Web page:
The Value of a Vote
Valentine's Day has come and gone, but don't tell that to two lovers who remain in a tight embrace 365 days a year: money and politics. ...
Valentine's Day has come and gone, but don't tell that to two lovers who remain in a tight embrace 365 days a year: money and politics.
To see how this relationship played out in last year's governors' races, I calculated the amount candidates spent per vote received. I didn't look at every state and in some cases I could only find information on money raised (rather than spent), but, thanks to helpful news clips and this handy chart, I was able to cover 15 key states.
* Unsurprisingly, Michigan's free-spending Republican nominee, Dick DeVos, spent the most at almost $26 per vote. But if I'd been looking at primaries too, California's Steve Westly would have far surpassed him at $40.6 per vote. Both lost.
* Maryland was the most expensive state, with Republican Bob Ehrlich ($21.7 per vote) and Democrat Martin O'Malley ($15.9) both spending freely. Other top spenders included Nevada's Jim Gibbons ($20.4) and Massachusetts' Kerry Healey ($16.0).
* In contrast, Minnesota was the land of frugal candidates. Even though Governor Tim Pawlenty decided to decline public funding so he could break the state spending cap, he did so rather sheepishly, spending only $3.9 million or $3.8 per vote. His Democratic opponent, Mike Hatch, went even lower at $2.7 per vote.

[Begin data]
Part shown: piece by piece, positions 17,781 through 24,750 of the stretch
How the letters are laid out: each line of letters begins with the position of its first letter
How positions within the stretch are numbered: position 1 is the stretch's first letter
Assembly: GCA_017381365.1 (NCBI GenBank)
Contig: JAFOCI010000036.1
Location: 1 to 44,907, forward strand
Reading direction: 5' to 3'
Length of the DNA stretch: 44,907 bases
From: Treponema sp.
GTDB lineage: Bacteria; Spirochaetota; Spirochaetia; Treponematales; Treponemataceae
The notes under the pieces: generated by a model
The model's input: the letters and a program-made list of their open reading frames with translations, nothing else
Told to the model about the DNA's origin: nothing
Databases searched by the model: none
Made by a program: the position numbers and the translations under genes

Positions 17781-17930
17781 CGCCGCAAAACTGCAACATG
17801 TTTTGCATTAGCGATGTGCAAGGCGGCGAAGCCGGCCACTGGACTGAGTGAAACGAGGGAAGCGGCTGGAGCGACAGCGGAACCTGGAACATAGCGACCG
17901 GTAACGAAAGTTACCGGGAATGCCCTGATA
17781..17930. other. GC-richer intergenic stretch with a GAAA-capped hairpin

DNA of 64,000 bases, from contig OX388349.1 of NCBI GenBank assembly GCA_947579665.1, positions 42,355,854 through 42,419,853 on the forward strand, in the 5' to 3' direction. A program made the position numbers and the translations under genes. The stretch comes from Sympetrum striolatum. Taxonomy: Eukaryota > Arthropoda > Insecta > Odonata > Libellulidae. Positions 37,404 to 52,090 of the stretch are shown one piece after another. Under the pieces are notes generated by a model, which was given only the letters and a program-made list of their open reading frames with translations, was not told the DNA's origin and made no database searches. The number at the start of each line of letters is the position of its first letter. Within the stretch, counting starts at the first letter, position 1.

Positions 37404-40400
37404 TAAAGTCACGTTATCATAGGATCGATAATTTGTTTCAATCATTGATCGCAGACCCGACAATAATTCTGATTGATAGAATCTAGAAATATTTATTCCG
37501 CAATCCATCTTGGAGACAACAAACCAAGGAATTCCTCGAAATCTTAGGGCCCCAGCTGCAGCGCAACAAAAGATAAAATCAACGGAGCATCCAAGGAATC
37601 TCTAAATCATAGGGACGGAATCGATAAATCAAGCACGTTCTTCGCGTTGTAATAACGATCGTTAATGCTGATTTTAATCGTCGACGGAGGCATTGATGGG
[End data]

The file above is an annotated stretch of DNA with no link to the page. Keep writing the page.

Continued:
* Of course in Minnesota, as elsewhere, these numbers don't reflect the spending of political parties or outside groups. As one example, Florida's Charlie Crist raised $20 million, but the state G.O.P. raised twice that much just from September to November. In California, $330 million was spent campaigning on ballot measures. In others words, Californians could have skipped the ballot measures and bought themselves 10,000 70-inch HDTVs instead. Who would have objected?
* A quartet of Democrats were the only candidates I could find who won despite raising or spending less than their opponents: O'Malley, Deval Patrick in Massachusetts and Governors Granholm and Kulongoski of Michigan and Oregon, respectively. However, it was common for losing candidates to have spent less per vote, sometimes dramatically less.
* One cautionary note: these figures might not, in ever case, include money that candidates raised or spent after the election was over. For example, O'Malley raised $1.7 in the two months after his win. Either these donors fundamentally misunderstand the nature of the space-time continuum or they're more interested in influencing a new governor than influencing an election.State Candidate $ per vote AR Beebe 15.6 AR Hutchinson 11.3 CA Schwarzenegger 9.5 CA Angelides 11.5 GA Perdue 11.3 GA Taylor 12.7 IL Topinka 6.8 IL Blagojevich 15.1 MA Patrick* 6.1 MA Healey* 16.0 MD Ehrlich* 21.7 MD O'Malley* 15.8 MI DeVos 25.9 MI Granholm 6.8 MN Hatch 2.7 MN Pawlenty 3.8 NV Gibbons 20.4 NV Titus 14.1 NY Spitzer* 13.4 NY Faso* 3.1 OH Strickland* 6.7 OH Blackwell* 8.2 OR Kulongoski 8.0 OR Saxton 15.4 PA Rendell* 13.2 PA Swann* 6.8 RI Carcieri 10.5 RI Fogarty 10.4 TX Perry 13.4 TX Bell 5.0 TX Strayhorn 15.8 TX Friedman 6.9 WI Doyle 9.3 WI Green 7.8
* Figures refer to money raised, rather than money spent.
Join the Discussion
After you comment, click Post. You can enter an anonymous Display Name or connect to a social profile.
The Week in Public Finance: A Run on Pensions in Dallas, Connecticut's Warned and a Threat to Muni Bonds2 days ago
N.J. Court Rejects Civil Service Changes for Public Workers2 days ago
Gov. Brown Appoints California's First Latino Attorney General2 days ago
Why Carrier Deal Could Set Troubling Precedent2 days ago
California Governor Heads to Court to Stop State Worker Strike2 days ago
Votes Miscounted? Your State May Not Be Able to Find Out2 days ago